How was it to return to the "Austin Powers" franchise?
It was a little daunting. The success of the second one caught us by surprise a little bit. We had decided not to do even a second one, unless the audience wanted it and we could do something better. And we had to do the same thing here. To top that sequel was quite a task. Mike had a couple of good conceptual humour and character ideas, which got me back into it. Like bringing Austin's father into the film, and the idea of having a third film that seems like the completion of a trilogy. Plus the characters of Goldmember and Foxxy Cleopatra. So there were enough new things that made us think we could pull it off.
Mike writes, acts multiple roles and produces. Where do you fit in?
That's why he needs me: he's doing everything else! We collaborate on everything. I'm involved in the writing and pre-production. There's a whole bunch of people who keep in touch at every step about everything. My biggest role as director on the film is keeping a sense of the overview - how to cast the movie and shoot it in such a way that it will cut together. And how to design the style and tone. Mike has stuff to say about that, but he doesn't have time to stay on that. He's very inclusive and really asks to be directed.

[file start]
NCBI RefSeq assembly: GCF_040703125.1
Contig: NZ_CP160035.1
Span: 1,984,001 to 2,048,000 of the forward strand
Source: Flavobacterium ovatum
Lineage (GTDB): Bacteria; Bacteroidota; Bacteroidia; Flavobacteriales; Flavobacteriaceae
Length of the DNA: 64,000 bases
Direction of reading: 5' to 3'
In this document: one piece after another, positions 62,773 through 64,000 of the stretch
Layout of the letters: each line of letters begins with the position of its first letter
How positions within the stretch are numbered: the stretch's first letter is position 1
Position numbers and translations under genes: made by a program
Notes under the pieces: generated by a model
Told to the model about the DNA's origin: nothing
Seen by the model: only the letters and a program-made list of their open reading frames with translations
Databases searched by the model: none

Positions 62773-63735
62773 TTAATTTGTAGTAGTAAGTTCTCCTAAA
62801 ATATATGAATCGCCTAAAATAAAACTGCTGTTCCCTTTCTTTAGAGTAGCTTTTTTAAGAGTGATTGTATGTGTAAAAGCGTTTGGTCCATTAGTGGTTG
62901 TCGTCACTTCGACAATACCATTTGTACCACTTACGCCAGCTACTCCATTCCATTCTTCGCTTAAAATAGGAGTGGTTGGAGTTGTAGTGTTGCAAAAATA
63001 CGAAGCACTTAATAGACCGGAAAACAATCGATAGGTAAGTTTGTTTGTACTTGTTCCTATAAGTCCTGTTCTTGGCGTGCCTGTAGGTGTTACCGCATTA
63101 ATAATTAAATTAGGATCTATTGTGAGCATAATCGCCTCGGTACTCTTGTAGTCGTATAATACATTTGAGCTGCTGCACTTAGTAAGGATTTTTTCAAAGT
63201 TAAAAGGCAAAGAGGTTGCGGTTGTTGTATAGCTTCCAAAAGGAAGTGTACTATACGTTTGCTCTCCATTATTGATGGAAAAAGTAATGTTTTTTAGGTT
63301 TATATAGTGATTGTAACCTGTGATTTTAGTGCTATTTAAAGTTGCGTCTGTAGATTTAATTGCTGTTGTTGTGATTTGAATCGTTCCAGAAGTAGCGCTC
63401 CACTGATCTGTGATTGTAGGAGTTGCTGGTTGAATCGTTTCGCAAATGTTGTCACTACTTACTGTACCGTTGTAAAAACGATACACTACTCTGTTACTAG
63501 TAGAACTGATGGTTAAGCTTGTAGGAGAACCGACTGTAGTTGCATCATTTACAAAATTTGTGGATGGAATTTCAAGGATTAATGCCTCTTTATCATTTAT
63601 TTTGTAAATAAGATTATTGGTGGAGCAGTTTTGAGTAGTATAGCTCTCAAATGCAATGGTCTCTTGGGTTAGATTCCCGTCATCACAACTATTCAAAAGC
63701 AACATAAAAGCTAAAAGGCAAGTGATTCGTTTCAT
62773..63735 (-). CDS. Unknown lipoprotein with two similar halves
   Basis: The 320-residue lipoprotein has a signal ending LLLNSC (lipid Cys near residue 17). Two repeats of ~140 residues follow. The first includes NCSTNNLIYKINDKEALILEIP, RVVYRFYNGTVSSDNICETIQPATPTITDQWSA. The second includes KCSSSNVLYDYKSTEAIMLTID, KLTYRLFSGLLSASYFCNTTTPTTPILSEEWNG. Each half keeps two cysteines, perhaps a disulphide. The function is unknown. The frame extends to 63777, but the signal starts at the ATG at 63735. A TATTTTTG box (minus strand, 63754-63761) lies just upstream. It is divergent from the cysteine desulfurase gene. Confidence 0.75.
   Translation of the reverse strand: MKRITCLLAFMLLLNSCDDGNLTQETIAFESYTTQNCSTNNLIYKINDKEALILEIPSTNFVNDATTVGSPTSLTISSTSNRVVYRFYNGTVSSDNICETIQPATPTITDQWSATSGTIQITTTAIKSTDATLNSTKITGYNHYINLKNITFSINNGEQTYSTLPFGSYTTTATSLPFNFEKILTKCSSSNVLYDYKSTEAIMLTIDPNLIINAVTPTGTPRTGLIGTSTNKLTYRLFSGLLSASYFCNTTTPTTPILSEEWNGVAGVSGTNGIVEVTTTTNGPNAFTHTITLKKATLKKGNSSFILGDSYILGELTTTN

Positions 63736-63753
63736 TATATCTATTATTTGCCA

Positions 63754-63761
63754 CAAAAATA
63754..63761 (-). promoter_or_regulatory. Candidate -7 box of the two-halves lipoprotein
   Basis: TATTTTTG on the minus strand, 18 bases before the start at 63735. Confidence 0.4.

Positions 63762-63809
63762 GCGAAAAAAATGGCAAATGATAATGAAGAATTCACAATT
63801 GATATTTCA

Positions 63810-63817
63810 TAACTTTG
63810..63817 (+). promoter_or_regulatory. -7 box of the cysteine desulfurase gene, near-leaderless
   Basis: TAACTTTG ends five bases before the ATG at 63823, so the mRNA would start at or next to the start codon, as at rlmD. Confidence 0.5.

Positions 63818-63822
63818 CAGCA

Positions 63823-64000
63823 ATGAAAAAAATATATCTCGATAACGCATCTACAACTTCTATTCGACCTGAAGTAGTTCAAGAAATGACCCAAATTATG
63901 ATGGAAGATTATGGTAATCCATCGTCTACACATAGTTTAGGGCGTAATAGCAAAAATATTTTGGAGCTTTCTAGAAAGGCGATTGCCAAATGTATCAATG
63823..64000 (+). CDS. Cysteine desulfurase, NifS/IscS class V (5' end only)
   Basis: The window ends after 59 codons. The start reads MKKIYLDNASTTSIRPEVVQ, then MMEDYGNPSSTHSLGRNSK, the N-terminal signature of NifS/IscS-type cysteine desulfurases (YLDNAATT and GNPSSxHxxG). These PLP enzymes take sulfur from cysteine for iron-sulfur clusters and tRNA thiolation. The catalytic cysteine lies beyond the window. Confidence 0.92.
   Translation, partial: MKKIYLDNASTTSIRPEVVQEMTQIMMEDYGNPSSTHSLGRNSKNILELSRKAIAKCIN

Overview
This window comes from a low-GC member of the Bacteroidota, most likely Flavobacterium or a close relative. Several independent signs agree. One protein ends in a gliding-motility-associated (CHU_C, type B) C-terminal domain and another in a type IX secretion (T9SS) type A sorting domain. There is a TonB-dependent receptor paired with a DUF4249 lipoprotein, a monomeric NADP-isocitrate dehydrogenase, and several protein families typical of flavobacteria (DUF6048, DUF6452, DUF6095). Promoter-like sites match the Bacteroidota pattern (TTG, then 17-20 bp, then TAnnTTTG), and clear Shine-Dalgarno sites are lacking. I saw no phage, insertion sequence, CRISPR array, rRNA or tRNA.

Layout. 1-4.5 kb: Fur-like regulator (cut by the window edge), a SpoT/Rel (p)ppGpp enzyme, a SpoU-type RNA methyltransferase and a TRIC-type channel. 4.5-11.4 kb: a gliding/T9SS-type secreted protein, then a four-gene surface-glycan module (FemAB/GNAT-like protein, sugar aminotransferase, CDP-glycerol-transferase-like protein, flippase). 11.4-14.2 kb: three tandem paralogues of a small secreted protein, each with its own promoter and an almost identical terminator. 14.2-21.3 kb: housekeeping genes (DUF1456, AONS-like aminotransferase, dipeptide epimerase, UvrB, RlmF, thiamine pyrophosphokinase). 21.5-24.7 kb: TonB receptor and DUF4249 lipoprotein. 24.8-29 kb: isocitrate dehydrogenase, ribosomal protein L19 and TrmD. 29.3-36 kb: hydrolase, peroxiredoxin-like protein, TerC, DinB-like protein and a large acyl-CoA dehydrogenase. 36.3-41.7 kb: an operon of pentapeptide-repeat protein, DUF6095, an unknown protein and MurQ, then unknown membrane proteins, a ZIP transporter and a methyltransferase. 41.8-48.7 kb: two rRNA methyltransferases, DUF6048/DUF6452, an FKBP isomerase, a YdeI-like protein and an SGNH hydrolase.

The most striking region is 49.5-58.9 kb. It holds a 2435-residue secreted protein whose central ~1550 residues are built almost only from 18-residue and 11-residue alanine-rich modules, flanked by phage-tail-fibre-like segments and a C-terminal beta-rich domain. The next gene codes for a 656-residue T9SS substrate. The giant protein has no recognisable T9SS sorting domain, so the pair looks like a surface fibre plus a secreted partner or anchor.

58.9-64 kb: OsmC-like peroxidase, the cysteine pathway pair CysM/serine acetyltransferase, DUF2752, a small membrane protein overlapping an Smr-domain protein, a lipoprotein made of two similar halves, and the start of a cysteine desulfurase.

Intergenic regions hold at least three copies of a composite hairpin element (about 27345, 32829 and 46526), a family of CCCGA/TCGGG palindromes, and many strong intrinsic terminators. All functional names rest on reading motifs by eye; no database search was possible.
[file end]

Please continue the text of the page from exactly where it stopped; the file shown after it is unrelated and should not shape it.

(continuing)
Given the connection between Austin Powers and Michael Caine's spy Harry Palmer, were you always looking to cast Caine as Nigel Powers, Austin's father?
He was always in our minds. We watched "The Ipcress Files", "Alfie", and "The Italian Job" before we did the first one. The glasses were a direct lift! When I called him, he said, "I get to wear the teeth, right?" He was so into it, and recognised the derivations in the earlier films. He was surprisingly gung-ho. He said he's never done anything quite as broad.